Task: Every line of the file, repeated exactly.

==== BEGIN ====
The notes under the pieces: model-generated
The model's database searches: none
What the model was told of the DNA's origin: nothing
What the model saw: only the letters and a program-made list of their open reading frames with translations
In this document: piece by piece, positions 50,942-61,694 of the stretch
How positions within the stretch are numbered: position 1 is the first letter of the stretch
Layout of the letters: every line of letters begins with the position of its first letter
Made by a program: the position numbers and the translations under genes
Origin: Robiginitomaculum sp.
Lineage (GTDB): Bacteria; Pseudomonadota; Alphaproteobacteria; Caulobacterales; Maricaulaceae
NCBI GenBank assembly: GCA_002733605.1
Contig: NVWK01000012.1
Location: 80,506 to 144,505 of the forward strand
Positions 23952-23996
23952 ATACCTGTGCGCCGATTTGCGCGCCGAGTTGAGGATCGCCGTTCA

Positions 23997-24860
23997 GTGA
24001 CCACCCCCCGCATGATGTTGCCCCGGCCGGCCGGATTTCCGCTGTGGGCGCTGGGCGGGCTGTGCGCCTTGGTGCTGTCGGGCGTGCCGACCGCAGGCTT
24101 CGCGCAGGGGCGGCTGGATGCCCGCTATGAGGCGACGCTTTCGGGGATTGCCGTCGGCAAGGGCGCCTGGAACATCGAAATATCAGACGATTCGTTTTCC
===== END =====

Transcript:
The notes under the pieces: model-generated
The model's database searches: none
What the model was told of the DNA's origin: nothing
What the model saw: only the letters and a program-made list of their open reading frames with translations
In this document: piece by piece, positions 50,942-61,694 of the stretch
How positions within the stretch are numbered: position 1 is the first letter of the stretch
Layout of the letters: every line of letters begins with the position of its first letter
Made by a program: the position numbers and the translations under genes
Origin: Robiginitomaculum sp.
Lineage (GTDB): Bacteria; Pseudomonadota; Alphaproteobacteria; Caulobacterales; Maricaulaceae
NCBI GenBank assembly: GCA_002733605.1
Contig: NVWK01000012.1
Location: 80,506 to 144,505 of the forward strand
Positions 23952-23996
23952 ATACCTGTGCGCCGATTTGCGCGCCGAGTTGAGGATCGCCGTTCA

Positions 23997-24860
23997 GTGA
24001 CCACCCCCCGCATGATGTTGCCCCGGCCGGCCGGATTTCCGCTGTGGGCGCTGGGCGGGCTGTGCGCCTTGGTGCTGTCGGGCGTGCCGACCGCAGGCTT
24101 CGCGCAGGGGCGGCTGGATGCCCGCTATGAGGCGACGCTTTCGGGGATTGCCGTCGGCAAGGGCGCCTGGAACATCGAAATATCAGACGATTCGTTTTCC